The sequencing identified 16 unique clusters of cells within the NAc, although the bulk of transcriptional changes caused by cocaine administration occurred in subsets of medium spiny neurons expressing DRD1 and DRD2 dopamine receptors. The DRD1 neurons were the more robustly activated by cocaine exposure. In both neuronal populations immediate early genes (IEGs), which are rapidly transcribed in response to cellular stimuli such as neuronal activity and are implicated in synaptic plasticity and synaptogenesis, were the most transcriptionally active. Many IEGs are transcription factors or DNA-binding proteins and can activate specialised signalling cascades. Day and his colleagues concluded from the sequencing that these DRD1 and DRD2 medium spiny neurons were selectively activated by cocaine.
In a further experiment the team attempted to manipulate these transcriptional changes using a CRISPR-based system. Instead of using CRISPR to cut and edit the genome, the team used it to regulate gene expression. This technique allowed them to simultaneously activate multiple genes that were altered by dopamine receptor stimulation or cocaine administration and enabled them to artificially study the function of the genetic programme initiated by cocaine exposure. “We found that up-regulating those genes seemed to be sufficient to generate some of the long‑lasting molecular, cellular, and behavioural effects associated with cocaine abuse,” said Day.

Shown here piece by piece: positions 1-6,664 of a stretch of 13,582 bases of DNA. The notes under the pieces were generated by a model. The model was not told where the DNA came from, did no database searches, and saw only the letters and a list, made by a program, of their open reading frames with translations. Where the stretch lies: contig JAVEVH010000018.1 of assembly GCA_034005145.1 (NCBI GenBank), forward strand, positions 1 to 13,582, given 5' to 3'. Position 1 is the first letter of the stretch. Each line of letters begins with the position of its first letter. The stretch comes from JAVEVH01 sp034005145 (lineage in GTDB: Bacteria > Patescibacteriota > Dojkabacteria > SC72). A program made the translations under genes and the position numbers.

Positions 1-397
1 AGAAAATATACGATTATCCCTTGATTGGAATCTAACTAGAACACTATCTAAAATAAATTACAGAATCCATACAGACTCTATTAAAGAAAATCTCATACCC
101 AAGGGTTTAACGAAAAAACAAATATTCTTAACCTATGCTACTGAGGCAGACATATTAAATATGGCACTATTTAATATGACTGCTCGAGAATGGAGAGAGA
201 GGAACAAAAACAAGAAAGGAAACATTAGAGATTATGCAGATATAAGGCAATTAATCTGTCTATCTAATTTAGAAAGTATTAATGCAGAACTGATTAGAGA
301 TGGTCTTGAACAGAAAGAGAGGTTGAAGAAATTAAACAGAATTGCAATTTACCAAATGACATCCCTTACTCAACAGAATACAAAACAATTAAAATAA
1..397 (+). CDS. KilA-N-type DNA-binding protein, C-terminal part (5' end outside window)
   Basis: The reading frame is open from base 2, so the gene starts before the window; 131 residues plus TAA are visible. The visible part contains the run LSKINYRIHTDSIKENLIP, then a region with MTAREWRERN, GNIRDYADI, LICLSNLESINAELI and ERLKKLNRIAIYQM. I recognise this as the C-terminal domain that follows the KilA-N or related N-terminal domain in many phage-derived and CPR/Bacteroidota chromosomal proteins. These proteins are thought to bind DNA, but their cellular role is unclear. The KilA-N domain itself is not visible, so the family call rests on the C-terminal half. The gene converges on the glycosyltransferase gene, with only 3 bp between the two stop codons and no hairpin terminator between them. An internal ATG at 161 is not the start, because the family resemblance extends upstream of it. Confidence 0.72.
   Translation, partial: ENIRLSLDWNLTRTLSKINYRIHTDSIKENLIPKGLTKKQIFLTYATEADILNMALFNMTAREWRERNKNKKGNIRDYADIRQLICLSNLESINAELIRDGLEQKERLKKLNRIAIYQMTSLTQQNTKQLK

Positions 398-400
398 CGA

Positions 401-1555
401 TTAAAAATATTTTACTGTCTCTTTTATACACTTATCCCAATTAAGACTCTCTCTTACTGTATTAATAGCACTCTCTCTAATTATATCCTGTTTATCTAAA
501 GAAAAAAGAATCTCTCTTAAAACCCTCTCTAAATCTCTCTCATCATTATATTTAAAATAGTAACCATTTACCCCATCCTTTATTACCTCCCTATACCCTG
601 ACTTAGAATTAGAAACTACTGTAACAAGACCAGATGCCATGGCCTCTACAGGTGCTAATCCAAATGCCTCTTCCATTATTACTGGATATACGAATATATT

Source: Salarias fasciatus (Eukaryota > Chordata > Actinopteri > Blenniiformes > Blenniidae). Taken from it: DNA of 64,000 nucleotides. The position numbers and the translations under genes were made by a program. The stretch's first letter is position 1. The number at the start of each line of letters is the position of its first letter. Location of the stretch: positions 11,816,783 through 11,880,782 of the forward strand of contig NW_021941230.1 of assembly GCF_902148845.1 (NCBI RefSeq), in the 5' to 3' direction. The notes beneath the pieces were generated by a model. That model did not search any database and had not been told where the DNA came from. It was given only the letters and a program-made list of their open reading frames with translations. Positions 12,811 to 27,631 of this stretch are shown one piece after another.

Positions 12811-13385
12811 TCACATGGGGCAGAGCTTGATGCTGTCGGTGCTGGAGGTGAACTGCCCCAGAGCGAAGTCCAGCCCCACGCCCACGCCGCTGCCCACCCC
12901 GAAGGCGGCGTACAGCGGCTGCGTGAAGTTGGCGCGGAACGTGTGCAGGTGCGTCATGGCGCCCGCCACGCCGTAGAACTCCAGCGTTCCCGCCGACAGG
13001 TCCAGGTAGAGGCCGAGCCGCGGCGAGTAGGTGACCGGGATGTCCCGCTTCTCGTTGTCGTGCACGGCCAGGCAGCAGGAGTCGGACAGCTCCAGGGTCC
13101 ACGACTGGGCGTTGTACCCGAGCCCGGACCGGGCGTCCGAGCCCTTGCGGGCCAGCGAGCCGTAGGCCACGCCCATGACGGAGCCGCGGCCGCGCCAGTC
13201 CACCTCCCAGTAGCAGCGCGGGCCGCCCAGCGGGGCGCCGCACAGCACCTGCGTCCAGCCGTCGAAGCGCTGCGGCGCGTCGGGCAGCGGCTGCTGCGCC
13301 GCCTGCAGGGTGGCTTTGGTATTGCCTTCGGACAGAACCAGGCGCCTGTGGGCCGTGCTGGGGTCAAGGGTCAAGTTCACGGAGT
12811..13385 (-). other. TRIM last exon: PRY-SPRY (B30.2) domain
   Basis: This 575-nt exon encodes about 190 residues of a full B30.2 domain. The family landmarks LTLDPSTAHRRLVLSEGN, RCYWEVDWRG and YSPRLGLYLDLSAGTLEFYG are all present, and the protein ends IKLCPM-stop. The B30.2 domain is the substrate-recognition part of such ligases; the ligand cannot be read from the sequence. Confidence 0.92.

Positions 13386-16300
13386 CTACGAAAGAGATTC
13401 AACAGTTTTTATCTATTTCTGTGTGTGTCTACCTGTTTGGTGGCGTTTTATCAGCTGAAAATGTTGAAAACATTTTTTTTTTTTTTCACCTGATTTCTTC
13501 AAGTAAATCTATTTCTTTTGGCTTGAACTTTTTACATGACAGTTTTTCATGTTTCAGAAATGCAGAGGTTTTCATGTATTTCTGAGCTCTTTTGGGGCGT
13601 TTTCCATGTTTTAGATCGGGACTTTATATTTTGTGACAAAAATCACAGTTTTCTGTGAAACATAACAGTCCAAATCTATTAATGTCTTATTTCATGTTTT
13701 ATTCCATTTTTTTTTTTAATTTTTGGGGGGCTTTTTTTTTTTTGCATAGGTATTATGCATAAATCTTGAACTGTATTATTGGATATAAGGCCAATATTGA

How could this research lead to treatments?
The most exciting part of the research, said Day, is that the cells responding to cocaine in the NAc are only a small fraction of the cells in the region. Further identification of cell-specific markers, such as unique surface receptors or proteins, should allow for the development of highly specific drugs that can target and manipulate the activity of these neurons alone, without disrupting the function of the whole NAc. Potential treatments could take the form of those currently available for opioids – artificial agonists for the receptors that prevent the symptoms of withdrawals. However, he emphasised that novel mechanisms of action are preferable.